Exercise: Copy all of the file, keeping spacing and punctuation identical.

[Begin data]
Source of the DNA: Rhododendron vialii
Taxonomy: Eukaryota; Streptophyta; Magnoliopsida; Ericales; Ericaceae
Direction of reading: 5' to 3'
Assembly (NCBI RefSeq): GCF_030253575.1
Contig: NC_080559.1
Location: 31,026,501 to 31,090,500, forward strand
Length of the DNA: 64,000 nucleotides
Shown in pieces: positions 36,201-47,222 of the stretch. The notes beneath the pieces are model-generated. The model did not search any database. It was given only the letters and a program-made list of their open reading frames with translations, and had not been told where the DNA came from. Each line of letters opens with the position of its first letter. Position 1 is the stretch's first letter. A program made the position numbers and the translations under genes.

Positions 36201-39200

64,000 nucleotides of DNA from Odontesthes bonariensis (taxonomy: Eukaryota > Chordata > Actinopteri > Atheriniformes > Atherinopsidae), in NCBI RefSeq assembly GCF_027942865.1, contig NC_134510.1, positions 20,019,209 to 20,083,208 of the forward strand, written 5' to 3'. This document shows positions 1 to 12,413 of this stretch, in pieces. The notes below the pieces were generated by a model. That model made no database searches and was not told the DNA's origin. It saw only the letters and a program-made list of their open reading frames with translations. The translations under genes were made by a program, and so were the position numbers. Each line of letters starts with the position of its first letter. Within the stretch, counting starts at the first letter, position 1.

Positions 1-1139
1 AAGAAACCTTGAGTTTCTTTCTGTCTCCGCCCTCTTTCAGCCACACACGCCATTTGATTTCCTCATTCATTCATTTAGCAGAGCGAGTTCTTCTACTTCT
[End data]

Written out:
Source of the DNA: Rhododendron vialii
Taxonomy: Eukaryota; Streptophyta; Magnoliopsida; Ericales; Ericaceae
Direction of reading: 5' to 3'
Assembly (NCBI RefSeq): GCF_030253575.1
Contig: NC_080559.1
Location: 31,026,501 to 31,090,500, forward strand
Length of the DNA: 64,000 nucleotides
Shown in pieces: positions 36,201-47,222 of the stretch. The notes beneath the pieces are model-generated. The model did not search any database. It was given only the letters and a program-made list of their open reading frames with translations, and had not been told where the DNA came from. Each line of letters opens with the position of its first letter. Position 1 is the stretch's first letter. A program made the position numbers and the translations under genes.

Positions 36201-39200

64,000 nucleotides of DNA from Odontesthes bonariensis (taxonomy: Eukaryota > Chordata > Actinopteri > Atheriniformes > Atherinopsidae), in NCBI RefSeq assembly GCF_027942865.1, contig NC_134510.1, positions 20,019,209 to 20,083,208 of the forward strand, written 5' to 3'. This document shows positions 1 to 12,413 of this stretch, in pieces. The notes below the pieces were generated by a model. That model made no database searches and was not told the DNA's origin. It saw only the letters and a program-made list of their open reading frames with translations. The translations under genes were made by a program, and so were the position numbers. Each line of letters starts with the position of its first letter. Within the stretch, counting starts at the first letter, position 1.

Positions 1-1139
1 AAGAAACCTTGAGTTTCTTTCTGTCTCCGCCCTCTTTCAGCCACACACGCCATTTGATTTCCTCATTCATTCATTTAGCAGAGCGAGTTCTTCTACTTCT